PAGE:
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Subject: Re: [boost] Post-git forking process
From: Sohail Somani (sohail_at_[hidden])
Date: 2013-11-22 16:47:50

On 11/22/2013, 4:39 PM, Nathan Crookston wrote:
> Hi guys,
>> Beman Dawes wrote:
>>> Sohail Somani wrote:
>>> With Git, it should become easier to contribute said patches as well as
>>> pull in whichever particular changes I need. However when I attempted such
>>> a fork recently, I was a bit lost. As I understood it, the process should
>>> have been:
>>> 1. Create a fork of and use this fork
>>> in my project
>>> 2. Create a fork of the library/libraries I wanted to patch
>>> 3. Update the submodules in my boostorg/boost fork to point to my forked
>>> libraries
>>> 4. Post a pull request for the respective libraries. Once the changes have
>>> been accepted, point back to the official boostorg repo
>> Git experts: Is the approach Sohail outlines above optimal? If not, what
>> would you suggest?
> I would do something like the following:
> After having retrieved boost, or as much of boost as I needed, I would:
> 1. Fork that particular repository on GitHub. So, perhaps I'd fork boost.gil.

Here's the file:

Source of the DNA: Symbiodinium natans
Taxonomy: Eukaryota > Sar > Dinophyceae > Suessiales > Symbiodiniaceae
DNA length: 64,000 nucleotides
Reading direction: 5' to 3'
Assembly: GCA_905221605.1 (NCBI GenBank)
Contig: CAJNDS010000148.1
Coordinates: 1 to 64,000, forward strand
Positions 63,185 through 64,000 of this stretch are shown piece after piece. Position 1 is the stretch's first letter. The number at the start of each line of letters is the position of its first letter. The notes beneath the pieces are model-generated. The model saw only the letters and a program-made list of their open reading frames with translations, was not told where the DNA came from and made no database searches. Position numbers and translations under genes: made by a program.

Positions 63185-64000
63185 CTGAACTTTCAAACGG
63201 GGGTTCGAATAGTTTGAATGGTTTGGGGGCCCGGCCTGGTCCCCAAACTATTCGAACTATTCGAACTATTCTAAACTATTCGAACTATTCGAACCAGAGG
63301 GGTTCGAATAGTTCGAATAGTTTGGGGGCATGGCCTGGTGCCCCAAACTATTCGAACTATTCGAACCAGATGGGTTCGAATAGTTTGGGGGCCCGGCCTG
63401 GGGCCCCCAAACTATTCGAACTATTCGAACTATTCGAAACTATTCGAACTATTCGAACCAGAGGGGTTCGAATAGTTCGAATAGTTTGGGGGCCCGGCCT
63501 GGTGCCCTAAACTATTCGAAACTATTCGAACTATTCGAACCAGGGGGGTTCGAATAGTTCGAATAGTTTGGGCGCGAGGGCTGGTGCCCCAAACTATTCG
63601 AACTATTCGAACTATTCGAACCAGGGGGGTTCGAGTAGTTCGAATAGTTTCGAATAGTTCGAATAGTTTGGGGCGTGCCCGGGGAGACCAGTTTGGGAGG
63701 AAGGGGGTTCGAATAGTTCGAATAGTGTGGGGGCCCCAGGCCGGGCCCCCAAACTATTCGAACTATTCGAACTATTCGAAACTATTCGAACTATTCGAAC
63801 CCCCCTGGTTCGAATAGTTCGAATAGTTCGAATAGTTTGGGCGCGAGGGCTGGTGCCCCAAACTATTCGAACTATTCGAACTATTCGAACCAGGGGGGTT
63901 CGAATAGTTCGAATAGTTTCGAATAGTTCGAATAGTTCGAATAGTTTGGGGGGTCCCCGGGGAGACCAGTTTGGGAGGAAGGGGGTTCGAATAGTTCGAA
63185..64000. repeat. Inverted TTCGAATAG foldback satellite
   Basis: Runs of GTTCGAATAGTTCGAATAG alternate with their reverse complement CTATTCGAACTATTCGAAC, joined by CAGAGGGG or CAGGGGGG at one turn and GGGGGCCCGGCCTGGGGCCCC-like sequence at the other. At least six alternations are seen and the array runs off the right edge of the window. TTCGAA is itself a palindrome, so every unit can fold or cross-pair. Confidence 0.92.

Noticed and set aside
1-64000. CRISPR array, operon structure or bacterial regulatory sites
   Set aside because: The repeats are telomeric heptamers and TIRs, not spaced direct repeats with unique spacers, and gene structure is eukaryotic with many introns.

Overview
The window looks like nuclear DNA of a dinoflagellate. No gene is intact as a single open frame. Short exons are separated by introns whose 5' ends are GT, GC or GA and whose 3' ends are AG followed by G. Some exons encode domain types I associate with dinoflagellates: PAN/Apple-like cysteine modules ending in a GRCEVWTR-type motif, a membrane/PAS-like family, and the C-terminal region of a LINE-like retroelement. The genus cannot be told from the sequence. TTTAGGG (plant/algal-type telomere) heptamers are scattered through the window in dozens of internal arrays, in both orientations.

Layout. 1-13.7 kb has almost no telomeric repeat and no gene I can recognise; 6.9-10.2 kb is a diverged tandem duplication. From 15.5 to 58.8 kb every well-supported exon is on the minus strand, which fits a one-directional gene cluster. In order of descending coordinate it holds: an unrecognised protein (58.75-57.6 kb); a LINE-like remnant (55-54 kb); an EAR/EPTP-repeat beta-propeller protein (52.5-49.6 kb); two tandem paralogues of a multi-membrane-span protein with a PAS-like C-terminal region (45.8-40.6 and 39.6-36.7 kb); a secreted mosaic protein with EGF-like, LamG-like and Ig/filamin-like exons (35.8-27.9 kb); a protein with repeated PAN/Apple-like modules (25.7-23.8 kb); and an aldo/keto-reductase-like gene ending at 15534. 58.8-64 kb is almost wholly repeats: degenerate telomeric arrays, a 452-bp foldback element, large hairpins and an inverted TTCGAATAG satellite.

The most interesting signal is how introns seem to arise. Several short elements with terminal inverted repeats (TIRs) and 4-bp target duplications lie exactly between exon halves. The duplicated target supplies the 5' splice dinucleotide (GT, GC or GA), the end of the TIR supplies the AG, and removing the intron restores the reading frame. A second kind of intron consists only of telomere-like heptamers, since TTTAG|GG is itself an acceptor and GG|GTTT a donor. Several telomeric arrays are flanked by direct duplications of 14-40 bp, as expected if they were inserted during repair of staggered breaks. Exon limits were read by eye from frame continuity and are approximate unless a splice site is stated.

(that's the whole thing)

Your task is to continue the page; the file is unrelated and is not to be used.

> 2. Go to the particular submodule on my local machine and create a
> branch for my work. For example, I'd go to gil and run: `git
> checkout -b fix_casts`
> 3. Make my changes and commit on my branch.
> 4. Next, I would add my forked repository as one of the remotes for
> that submodule:
> `git remote add personal git_at_[hidden]:ncrookston/gil.git`
> 5. Finally, I would push my branch to my personal repo: `git push
> personal fix_casts`
> 6. Once on github, I can make the pull request.
> This means you don't have to change all your submodules, nor change things back.

Thanks, but how would you share this repo with the rest of your team
members? At the very least, build machines. They would not be very
amenable to cloning a repo from dev machines. In this case, you'd need
to fork the boostorg/boost repo, correct?

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